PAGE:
By Stuart Rudner
There is an unfortunately widespread perception that employees cannot be dismissed when they are on a medical or disability leave, a pregnancy/parental leave or even when they have given notice of their intention to take such a leave.
This is patently false.
Employees that are on leave, or are planning to take leave, can be dismissed like anybody else. However, they cannot be dismissed because of the leave or the underlying reason for it.
Employees should understand that taking a leave, whether it be stress related, pregnancy related, or otherwise, does not provide them with "immunity" from a dismissal that is otherwise inevitable. It is unfortunate but true that some individuals, knowing their employer is unhappy with their performance and that dismissal is likely, will find a sympathetic doctor and obtain a note allowing them to go on stress leave.
They do so based upon the notion it will prevent them from being let go. Unfortunately, there is widespread confusion amongst employers in this regard, many of whom are of the same belief. When they receive the doctor's note, they assume that their plans to dismiss an underperforming or otherwise unsatisfactory employee must be put on hold, often indefinitely.
The reason for this confusion is, perhaps, understandable. Our employment standards and human rights legislation prohibits dismissal or other adverse consequences as a result of the taking of a leave provided for by statute or related to disability or other protected grounds. When an employee on leave is dismissed, it is easy to jump to the conclusion the decision to dismiss was made as a result of the leave in question. If such an allegation is made, the practical reality is that the employer will have to prove a negative; in other words, they will need to adduce evidence demonstrating that the decision to dismiss was not related to the leave.
Providing that they can do so, then they will not have any liability on that basis. However, if a court or tribunal concludes the leave was even a tiny part of the reason for dismissal, then the employer will be in breach of its legal obligations and be ordered to compensate the dismissed employee. The leave does not have to be the only reason for dismissal in order to support a finding of liability; it only has to be part of the reason.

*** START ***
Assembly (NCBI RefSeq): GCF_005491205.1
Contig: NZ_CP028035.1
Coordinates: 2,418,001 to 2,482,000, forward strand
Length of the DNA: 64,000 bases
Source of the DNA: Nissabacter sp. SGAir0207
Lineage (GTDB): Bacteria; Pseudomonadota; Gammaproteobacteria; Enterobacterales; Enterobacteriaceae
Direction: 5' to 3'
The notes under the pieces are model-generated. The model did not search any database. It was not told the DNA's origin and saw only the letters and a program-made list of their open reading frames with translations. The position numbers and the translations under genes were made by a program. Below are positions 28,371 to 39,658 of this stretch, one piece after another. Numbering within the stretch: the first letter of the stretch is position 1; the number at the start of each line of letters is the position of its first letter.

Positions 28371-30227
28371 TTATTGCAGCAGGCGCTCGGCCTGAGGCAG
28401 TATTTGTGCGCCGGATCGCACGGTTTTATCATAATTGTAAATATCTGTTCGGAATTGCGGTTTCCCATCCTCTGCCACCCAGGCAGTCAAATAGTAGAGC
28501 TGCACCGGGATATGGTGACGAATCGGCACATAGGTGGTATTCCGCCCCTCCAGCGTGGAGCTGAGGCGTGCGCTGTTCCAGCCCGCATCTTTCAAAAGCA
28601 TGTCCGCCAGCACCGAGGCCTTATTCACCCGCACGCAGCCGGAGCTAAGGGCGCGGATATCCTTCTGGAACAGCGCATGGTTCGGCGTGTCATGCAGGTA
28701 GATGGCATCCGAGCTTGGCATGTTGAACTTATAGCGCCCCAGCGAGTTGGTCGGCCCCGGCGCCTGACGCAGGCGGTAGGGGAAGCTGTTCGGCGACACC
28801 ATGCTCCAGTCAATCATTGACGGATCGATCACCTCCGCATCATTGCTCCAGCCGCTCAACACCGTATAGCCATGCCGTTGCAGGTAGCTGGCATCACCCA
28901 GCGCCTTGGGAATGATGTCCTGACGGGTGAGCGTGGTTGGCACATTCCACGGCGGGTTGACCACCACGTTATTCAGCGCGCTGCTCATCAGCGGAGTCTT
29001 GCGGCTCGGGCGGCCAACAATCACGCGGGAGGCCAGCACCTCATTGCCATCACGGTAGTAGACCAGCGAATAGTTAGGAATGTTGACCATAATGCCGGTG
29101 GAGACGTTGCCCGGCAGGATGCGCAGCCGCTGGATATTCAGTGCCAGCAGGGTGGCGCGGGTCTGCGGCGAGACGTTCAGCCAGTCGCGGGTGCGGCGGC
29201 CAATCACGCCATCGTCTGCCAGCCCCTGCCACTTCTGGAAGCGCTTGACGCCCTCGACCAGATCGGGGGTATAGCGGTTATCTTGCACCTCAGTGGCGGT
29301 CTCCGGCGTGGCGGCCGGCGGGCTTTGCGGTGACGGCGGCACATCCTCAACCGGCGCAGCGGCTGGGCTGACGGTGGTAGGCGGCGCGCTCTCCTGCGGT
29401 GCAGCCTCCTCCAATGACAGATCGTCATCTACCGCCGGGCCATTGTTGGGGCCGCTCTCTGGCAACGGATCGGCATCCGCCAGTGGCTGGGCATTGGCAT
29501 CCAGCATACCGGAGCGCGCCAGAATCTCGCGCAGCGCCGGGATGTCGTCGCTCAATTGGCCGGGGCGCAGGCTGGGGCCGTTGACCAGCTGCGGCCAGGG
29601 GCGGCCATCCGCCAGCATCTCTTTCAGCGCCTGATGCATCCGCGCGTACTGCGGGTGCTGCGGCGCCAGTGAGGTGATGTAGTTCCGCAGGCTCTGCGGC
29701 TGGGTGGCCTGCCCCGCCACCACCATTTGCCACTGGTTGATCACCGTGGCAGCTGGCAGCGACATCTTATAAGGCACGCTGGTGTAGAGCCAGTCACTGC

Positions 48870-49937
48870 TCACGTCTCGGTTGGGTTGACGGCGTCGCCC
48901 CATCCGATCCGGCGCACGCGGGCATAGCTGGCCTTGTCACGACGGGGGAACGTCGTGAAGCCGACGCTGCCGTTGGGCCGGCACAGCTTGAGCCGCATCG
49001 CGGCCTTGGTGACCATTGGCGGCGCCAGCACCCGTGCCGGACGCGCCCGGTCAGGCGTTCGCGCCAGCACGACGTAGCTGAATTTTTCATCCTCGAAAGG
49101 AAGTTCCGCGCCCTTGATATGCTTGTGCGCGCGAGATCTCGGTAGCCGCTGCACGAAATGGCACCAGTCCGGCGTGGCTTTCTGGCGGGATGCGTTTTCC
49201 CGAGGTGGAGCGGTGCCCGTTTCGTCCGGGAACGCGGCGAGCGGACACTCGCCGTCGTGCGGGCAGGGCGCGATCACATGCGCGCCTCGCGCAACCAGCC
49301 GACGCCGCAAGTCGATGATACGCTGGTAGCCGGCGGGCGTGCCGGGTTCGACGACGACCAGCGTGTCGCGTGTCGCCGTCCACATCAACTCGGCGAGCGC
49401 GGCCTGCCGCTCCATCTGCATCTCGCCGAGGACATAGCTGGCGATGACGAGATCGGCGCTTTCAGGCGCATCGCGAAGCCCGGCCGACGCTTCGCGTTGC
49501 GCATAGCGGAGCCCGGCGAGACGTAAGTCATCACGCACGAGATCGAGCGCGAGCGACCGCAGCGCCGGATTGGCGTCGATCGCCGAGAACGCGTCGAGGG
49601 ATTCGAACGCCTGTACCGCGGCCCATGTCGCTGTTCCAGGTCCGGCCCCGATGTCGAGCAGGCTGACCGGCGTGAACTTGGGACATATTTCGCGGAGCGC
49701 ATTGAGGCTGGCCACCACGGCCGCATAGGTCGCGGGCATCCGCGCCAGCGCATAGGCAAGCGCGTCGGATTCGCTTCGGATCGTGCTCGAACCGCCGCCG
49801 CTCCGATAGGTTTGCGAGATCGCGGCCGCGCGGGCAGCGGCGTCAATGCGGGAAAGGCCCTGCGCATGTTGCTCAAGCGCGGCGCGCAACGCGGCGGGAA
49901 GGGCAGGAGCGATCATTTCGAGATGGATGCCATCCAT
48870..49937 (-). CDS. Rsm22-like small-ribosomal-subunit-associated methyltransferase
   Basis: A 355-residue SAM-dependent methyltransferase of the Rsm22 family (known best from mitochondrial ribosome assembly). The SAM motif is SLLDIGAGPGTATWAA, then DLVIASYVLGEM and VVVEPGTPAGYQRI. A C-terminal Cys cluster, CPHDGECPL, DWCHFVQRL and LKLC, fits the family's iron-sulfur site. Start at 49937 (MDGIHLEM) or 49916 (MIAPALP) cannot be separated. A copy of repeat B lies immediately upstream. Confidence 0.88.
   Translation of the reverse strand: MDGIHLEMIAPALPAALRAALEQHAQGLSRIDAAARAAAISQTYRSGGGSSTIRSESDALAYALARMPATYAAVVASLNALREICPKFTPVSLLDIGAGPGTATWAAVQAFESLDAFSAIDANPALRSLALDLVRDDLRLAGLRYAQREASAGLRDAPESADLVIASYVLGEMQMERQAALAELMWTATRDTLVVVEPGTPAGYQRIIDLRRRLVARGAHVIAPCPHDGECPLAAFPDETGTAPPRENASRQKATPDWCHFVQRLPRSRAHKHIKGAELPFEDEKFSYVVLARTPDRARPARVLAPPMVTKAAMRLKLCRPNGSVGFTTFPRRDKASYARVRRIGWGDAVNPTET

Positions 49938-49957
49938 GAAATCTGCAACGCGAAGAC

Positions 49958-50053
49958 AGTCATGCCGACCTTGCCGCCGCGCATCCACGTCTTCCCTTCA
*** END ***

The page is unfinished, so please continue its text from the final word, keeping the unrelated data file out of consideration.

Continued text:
In a recent case out of the Maritimes, Parent v. Spielo Manufacturing Incorporated, the evidence revealed the employer had made the decision to dismiss the plaintiff as a result of its unhappiness with her performance. However, before the decision was implemented, she went on leave. The employer decided to hold off on dismissing her until she returned to work, which it did promptly upon her return. She then filed a claim and alleged there were ulterior motives for the dismissal. Ultimately, the court found the employer had demonstrated legitimate reasons for its decision to dismiss, and that the dismissal was entirely unrelated to the leave. As a result, it ruled in favor of the employer.
For employers, the case is a reminder of a number of important points. First, if you are going to dismiss an individual that is taking leave or has announced their intention to do so, you should ensure that there is ample documentation of the timing of and reasons for the decision, and that it is unequivocally clear that the decision is unrelated to the leave. Doing so will help you successfully defend any claim that is brought.
In addition, however, the case is a reminder that although you may be able to successfully defend a claim, that does not mean that you can prevent one from being made. While the Parent case referenced above is an example of a situation where the employer ultimately "won," the practical reality is that they were forced to incur substantial legal fees, as well as devote substantial resources to the defence of the legal action.
For employees, this recent case should serve as a reminder that there is nothing inherently wrong with dismissing an employee that is taking, has recently taken, or has announced their intention to take leave. You should not assume that you have a legal claim based solely on such facts. In order to succeed in a claim on this basis, you must be able to satisfy a court or tribunal that the decision to dismiss was at least partially related to the leave or, in certain circumstances, the underlying reason for taking it. Otherwise, you are not guaranteed that your job is secure just because you take a period of leave.
Stuart Rudner is an HR lawyer and a founding partner of Rudner MacDonald LLP, a Toronto-based firm specializing in Canadian employment law. He provides clients with strategic advice regarding all aspects of the employment relationship, and represents them before courts, mediators and tribunals. He is author of You’re Fired: Just Cause for Dismissal in Canada, published by Carswell. He can be reached at firstname.lastname@example.org. You can also follow him on Twitter @CanadianHRLaw and join his Canadian HR Law Group on LinkedIn.